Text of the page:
Sunday, July 25, 2010
Nasir Khan,the film-maker who launched Malegaons spoof industry,now brings out a desi Mr Bean
Sharmila Ganesan-Ram | TNN
If Superman were a Malegaon resident,he would wear chappals,administer polio drops to infants and save crows from the onslaught of kites before going on to defeat his sworn enemya gutkha baron.Mr Bean,on the other hand,would ride a bullock cart,park it deliberately at a petrol pump and direct the attendant towards the Lunar bike mounted at the rear of his manual vehicle.Welcome to Malegaons sense of humour or,in other words,Shaikh Nasirs imagination.
Nasir,the 35-year-old father of Malegaons notoriously wacky spoof industry,has introduced many classic Hollywood and Bollywood characters to the satellite town of Malegaon by giving them its quintessential dialogue,looks,circumstances and well,food.After having conquered local imagination with such cult spoofs as Malegaon Ke Sholay,Malegaon Ka James Bond and Malegaon Ka Superman,the impoverished filmmaker is now ready to invade national television with his version of Mr Bean titled Malegaon Ka Chintu.A mute comedy based loosely on Mr Bean,the film will go on air next month.It will be full of one-minute gags,and the protagonist will be played by another Malegaonbased film director, reveals Nasir,whose stint as a video parlour owner was instrumental in sowing the seeds of filmmaking in this frail shopkeepers head.
At this video parlour,where the young Nasir used to treat residents of the entertainment-starved satellite town to Charlie Chaplin,Jackie Chan and Rambo movies as also Bollywood flicks,he would observe consumer behaviour.These observations served as editing cues.I noticed that people would leave when a song was playing or when the dialogue was too long and boring, he says.Comedy,he discovered,had a timeless appeal.People wont watch the horror movies of the 60s as they find them tacky.But they still like to watch Charlie Chaplin, says Nasir,adding that humour makes a film evergreen.His other parttime professionthat of a wedding videographerwas also providential;it led him to discover many faces which seemed to bear a resemble to actors.This equipped him with the idea of remaking the legendary 1970s hit Sholay for his people,who had no other hangouts like gardens or beaches,only cinema halls.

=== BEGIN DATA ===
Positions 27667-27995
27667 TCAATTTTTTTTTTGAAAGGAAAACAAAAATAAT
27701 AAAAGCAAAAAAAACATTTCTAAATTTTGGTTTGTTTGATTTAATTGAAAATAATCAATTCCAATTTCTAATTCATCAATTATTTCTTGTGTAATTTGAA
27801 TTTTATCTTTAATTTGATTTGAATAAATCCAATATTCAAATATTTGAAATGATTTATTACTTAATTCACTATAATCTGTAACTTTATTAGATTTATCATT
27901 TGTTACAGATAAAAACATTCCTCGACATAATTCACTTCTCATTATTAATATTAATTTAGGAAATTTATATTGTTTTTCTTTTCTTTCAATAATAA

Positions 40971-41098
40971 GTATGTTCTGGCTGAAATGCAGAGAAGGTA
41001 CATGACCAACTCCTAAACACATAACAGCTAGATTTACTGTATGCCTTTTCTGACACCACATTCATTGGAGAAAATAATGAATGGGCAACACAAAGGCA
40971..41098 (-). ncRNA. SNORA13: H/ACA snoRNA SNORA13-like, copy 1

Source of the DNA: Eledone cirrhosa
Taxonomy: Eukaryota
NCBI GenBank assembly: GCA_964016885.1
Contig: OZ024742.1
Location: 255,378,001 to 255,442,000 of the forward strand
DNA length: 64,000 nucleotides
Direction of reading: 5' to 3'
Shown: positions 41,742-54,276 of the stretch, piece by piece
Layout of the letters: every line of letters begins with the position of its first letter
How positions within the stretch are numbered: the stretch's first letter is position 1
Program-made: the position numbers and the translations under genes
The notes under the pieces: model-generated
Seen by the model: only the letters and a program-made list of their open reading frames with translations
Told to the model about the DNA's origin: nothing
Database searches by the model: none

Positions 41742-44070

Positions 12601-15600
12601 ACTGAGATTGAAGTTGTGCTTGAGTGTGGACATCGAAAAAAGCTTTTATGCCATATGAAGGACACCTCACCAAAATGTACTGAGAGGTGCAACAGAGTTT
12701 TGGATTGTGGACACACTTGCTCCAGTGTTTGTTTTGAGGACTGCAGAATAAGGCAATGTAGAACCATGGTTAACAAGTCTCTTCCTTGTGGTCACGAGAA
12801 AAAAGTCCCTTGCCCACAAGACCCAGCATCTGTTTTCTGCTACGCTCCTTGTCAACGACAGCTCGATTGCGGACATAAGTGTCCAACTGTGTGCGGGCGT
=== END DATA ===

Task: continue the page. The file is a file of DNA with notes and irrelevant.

I hadnt even thought of returns then;I just wanted to do it for myself, remembers Nasir,who made the film at the unbelievably modest budget of Rs 50,000 within two months.Locals were hired (chiefly Nasirs friends who worked for free),bullock carts used in place of cranes and bicycles served as both camera trolleys and Gabbar Singhs horses.
The script,jokes,dialogues and even incorrigible lyrics like Yeh dosti doke ka taan hai,len den kuch nahin,mushkil mein jaan hai were all Nasirs.Once released,the film fetched the budding director Rs 2 lakh and a cult following.The money helped him upgrade to a helicopter in his next venture,Malegaon Ki Shaan and later,when he discovered chroma,he found the courage to import Superman.
Many people from Japan and Singapore,who were intrigued by my ways,came down and watched the making of this film, says Nasir,about the Rs 1-lakh film whose making was punctuated by such incidents as the camera falling into the river and Superman being able to fly in the film only when he was rolled along on a plank of wood placed atop a bicycle.The documentary,called Supermen Of Malegaon,which records the making of this film,has clinched awards at film festivals in Los Angeles, Prague,Pakistan and Italy.When the feature film Malegaon Ka Superman was shown at a festival in Goa,international buyers jostled to snap up the rights.In Delhi,a roomful of 2,000 school students demanded that the show be repeated at least four times,says Nasir,who recalls British film-maker Paul Martin being astonished by his low-budget film-making exercise.
At the Osian film festival six months ago,Rishi Kapoor came up to me and congratulated me.Even Anurag Kashyap said he was a fan, recalls Nasir,who is not easily floored by flattery.It only makes me want to compete with myself, says the man whos made 11 films so far and confesses that the journey has been very enjoyable.
Of course,there have been challenges.Sometimes,the so-called actors could not say their lines and demanded numerous retakes.As most of them were daily wage labourersbook binders,printers and loom workersthey would often miss shoots to attend the call of duty which actually pays.And punctuality remained a dream.If you call them at 7 am,they turn up at 11 am, says Nasir.But the reactions of the audiences in the theatrewho would come chiefly to spot relatives on the big screenmade,and makes,it all worth it.
People often seek him out for autographs at film festivals,but at home,Nasir says,he enjoys no such limelight.There,he is still an impoverished video parlour-owning son.Ghar ki murgi daal barabar, laughs this incorrigible superman of Malegaon.
The Times of India, July 25, 2010